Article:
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Genesis 5

From Adam to Noah (5:1–32)

According to the genealogy presented in these verses, there were 1,656 years from Adam to the Flood. Humans during this period lived much longer than they do today. Yet because of mankind’s evil, God determined to shorten the human life span to a hundred and twenty years (Genesis 6:3). Following the Flood, man’s life span began to decrease even further (Genesis 11:10–25).

The words then he died conclude the description of all but one of the men listed here, thus highlighting the fulfillment of God’s judgment on mankind following Adam’s sin. The one exception is Enoch: he didn’t die.27 God merely took him away (verse 24). Why? Because, according to verse 24, Enoch walked with God. To “walk with God ”means to have faith in God, to depend on Him, and to seek to do what is right. Because Enoch did this, he escaped the judgment of death and found eternal life with God (Hebrews 11:5). Thus, in the seventh generation after Adam, Enoch became an example of hope for mankind: life can be found by walking with God.28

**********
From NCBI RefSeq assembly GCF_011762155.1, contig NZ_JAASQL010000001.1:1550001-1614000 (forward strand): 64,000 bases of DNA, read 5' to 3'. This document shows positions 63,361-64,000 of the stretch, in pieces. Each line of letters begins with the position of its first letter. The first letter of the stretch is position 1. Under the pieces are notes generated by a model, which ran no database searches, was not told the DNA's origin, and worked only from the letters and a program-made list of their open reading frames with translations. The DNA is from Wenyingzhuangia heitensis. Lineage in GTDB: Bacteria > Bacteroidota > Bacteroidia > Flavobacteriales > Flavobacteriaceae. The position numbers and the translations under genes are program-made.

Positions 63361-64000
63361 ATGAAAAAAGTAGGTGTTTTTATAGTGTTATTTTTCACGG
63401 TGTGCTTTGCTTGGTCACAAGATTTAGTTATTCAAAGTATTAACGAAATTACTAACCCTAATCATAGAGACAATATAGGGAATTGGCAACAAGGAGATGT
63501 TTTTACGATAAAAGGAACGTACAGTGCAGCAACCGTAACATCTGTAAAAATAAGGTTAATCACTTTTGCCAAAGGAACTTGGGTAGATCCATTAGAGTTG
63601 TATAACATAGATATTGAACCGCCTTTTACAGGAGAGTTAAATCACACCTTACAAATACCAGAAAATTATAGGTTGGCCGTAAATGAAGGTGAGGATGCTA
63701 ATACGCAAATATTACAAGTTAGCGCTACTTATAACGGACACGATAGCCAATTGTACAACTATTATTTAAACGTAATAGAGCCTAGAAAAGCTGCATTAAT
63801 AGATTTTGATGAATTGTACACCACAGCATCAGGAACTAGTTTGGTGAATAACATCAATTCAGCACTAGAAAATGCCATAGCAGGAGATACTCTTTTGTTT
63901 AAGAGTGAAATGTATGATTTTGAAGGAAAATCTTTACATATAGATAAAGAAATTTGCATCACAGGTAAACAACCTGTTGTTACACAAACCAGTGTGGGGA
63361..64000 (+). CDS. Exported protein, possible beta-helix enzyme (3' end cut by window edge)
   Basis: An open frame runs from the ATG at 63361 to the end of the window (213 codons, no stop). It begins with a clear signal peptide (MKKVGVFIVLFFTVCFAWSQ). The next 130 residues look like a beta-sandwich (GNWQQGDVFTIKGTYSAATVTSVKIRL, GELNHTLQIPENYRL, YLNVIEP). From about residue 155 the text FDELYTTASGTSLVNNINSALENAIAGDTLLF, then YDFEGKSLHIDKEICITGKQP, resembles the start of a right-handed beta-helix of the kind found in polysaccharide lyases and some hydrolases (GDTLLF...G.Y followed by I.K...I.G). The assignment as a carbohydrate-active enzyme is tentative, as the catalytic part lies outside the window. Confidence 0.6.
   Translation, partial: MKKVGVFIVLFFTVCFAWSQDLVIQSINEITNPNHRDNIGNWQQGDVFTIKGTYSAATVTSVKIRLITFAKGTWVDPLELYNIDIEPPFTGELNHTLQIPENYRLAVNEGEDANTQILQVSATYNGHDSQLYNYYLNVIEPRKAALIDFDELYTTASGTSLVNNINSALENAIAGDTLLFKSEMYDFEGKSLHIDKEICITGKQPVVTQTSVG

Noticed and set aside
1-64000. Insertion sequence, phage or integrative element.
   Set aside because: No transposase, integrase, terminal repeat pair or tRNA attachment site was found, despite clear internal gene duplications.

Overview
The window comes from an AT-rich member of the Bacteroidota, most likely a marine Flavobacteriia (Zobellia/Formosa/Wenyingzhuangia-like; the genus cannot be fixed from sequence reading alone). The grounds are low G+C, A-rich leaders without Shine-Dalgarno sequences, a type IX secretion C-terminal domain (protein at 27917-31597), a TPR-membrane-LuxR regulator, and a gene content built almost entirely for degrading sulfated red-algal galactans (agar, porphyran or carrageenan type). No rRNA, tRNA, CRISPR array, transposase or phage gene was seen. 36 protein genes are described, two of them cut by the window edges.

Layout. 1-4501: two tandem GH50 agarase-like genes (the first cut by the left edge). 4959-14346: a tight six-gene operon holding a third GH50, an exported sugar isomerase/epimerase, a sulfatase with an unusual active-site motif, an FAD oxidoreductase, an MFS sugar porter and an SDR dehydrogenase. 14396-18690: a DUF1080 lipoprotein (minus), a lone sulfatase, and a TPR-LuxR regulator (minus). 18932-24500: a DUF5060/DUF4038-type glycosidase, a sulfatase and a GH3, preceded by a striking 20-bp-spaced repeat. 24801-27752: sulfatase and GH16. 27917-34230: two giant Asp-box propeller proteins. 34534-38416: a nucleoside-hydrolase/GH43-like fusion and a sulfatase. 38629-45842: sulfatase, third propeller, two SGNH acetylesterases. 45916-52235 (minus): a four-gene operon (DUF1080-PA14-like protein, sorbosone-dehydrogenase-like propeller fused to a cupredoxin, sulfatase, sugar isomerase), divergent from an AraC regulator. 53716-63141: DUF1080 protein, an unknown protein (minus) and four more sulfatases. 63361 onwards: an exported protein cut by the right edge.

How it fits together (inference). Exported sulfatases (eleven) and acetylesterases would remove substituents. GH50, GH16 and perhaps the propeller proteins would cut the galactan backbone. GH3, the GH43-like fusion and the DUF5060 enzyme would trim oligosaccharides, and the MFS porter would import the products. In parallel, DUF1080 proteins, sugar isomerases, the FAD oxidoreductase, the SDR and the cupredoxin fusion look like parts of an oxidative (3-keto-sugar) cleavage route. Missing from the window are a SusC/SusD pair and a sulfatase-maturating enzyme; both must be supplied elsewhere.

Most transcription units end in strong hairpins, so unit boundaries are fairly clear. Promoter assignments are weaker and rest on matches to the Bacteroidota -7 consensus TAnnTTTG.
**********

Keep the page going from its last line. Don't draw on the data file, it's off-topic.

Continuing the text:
Noah also was a righteous man . . . and he walked with God (Genesis 6:9). He too escaped death during the Flood. However, later in life his behavior must have displeased God in some way (Genesis 9:20–22), because the story of Noah ends with the words: and then he died (Genesis 9:29). If we want to find life, we must not only start well, we must also finish well.

32 See Genesis 9:18–19 and comment.

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